5V+ Voltage to the arduino analog

If I connect a 12V / 12V+ battery to the arduino (uno) analog, will it be damaged ? What if I connect 230-240V to it ? Don't worry I haven't tried it yet. :D

If I connect a 12V / 12V+ battery to the arduino (uno) analog, will it be damaged ?

Yes, certainly.

What if I connect 230-240V to it ?

The chip will be damaged for sure and you may be damaged, as well, by the shrapnel from the exploding chip.

For 12VDC you can use a [u]voltage divider[/u], or a [u]protection diode[/u], or both.

For the power line, you need electrical isolation (for the Arduino and also yourself) as well as protection from voltages greater than 5V. For AC, you also need to protect the Arduino from the negative-half of the AC waveform. A transformer or an opto-isolator, or in some applications a relay, can be used for electrical isolation.

Dasaradh: If I connect a 12V / 12V+ battery to the arduino (uno) analog, will it be damaged ? What if I connect 230-240V to it ? Don't worry I haven't tried it yet. :D

As long as you are not powering other devices from the Arduino's 5V regulated output. The Ethernet shield draws more than 150ma from the VCC line. this additional load will overheat the Arduino's onboard 5V regulator if the Input power is above 9V.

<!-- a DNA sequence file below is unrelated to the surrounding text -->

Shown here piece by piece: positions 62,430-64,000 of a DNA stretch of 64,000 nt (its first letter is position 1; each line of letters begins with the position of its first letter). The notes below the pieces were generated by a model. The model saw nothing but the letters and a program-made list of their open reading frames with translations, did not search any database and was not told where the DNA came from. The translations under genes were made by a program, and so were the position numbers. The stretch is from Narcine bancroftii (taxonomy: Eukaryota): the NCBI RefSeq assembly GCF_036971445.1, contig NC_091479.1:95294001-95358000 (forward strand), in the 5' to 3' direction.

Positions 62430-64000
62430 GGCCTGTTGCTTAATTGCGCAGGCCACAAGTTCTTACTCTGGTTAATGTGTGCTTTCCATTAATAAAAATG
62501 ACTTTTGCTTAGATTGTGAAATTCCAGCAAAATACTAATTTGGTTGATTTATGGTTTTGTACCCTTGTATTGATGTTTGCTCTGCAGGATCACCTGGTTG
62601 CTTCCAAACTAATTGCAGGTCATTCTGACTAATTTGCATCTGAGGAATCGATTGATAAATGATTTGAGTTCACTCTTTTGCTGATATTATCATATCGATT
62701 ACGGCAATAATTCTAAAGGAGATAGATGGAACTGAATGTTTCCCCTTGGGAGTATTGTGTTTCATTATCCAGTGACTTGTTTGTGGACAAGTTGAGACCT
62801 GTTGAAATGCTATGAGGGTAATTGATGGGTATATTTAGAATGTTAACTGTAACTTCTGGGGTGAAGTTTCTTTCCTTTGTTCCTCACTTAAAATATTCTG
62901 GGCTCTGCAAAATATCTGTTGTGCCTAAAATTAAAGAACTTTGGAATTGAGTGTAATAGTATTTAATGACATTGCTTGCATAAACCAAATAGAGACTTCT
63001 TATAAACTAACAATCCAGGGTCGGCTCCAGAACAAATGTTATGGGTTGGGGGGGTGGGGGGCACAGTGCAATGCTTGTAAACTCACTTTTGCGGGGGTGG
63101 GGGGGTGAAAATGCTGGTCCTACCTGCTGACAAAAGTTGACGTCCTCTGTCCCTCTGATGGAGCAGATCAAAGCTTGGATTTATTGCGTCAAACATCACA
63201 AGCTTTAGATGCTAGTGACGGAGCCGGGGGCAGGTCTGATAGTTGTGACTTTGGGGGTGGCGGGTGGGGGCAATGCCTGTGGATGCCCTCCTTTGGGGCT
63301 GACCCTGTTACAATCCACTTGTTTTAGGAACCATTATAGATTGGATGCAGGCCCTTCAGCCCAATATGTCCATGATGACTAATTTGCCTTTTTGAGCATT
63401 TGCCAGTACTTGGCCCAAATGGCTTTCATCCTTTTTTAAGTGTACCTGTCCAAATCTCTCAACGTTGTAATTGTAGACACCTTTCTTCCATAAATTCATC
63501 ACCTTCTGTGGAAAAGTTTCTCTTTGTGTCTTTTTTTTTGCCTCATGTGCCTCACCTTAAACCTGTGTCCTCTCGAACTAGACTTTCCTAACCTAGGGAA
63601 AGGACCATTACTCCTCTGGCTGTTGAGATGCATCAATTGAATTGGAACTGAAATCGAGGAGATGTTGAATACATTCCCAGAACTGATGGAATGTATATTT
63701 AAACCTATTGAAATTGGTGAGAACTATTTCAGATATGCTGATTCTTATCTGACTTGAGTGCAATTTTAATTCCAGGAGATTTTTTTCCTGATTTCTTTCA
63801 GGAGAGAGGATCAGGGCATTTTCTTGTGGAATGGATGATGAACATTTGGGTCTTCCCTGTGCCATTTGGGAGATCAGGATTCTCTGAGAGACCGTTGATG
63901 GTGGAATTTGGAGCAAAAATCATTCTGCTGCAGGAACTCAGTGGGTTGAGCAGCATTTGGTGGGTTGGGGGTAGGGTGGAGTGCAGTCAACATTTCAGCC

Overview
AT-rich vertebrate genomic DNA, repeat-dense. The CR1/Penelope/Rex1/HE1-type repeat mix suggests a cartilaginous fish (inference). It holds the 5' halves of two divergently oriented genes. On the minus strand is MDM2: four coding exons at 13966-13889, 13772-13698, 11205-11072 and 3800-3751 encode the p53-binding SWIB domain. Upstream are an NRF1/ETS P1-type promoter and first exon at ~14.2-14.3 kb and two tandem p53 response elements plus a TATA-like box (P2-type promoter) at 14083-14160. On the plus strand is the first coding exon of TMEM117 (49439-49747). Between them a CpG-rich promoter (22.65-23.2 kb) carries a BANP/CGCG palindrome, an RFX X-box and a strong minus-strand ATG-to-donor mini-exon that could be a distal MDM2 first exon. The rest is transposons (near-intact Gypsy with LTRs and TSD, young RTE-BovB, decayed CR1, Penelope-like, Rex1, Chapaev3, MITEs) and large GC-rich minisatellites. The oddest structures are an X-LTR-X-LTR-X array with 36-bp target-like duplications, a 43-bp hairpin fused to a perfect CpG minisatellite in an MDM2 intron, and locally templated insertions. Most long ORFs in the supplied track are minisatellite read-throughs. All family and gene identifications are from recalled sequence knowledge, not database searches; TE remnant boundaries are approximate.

Chuck.

chucktodd: As long as you are not powering other devices from the Arduino's 5V regulated output. The Ethernet shield draws more than 150ma from the VCC line. this additional load will overheat the Arduino's onboard 5V regulator if the Input power is above 9V.

Chuck.

I don't understand this and I am worried that it is wrong and unsafe.

The OP has not mentioned anything about the 5v regulated input - he has only mentioned the analog pins.

The advice in Replies #1 and #2 is safe.

...R

Robin2: I don't understand this and I am worried that it is wrong and unsafe.

The OP has not mentioned anything about the 5v regulated input - he has only mentioned the analog pins.

The advice in Replies #1 and #2 is safe.

...R

Your are correct, I miss interpreted his question, Though he was asking about powering the Arduino.

He wants to measure a 12V value with the Arduino Analog Input.

Now a voltage divider makes sense.

When I saw 12V I immediately ignored all input pins, and defaulted to the only connection that could handle that voltage (vin) ;)

Assume got me (ass u Me) ;)

chuck.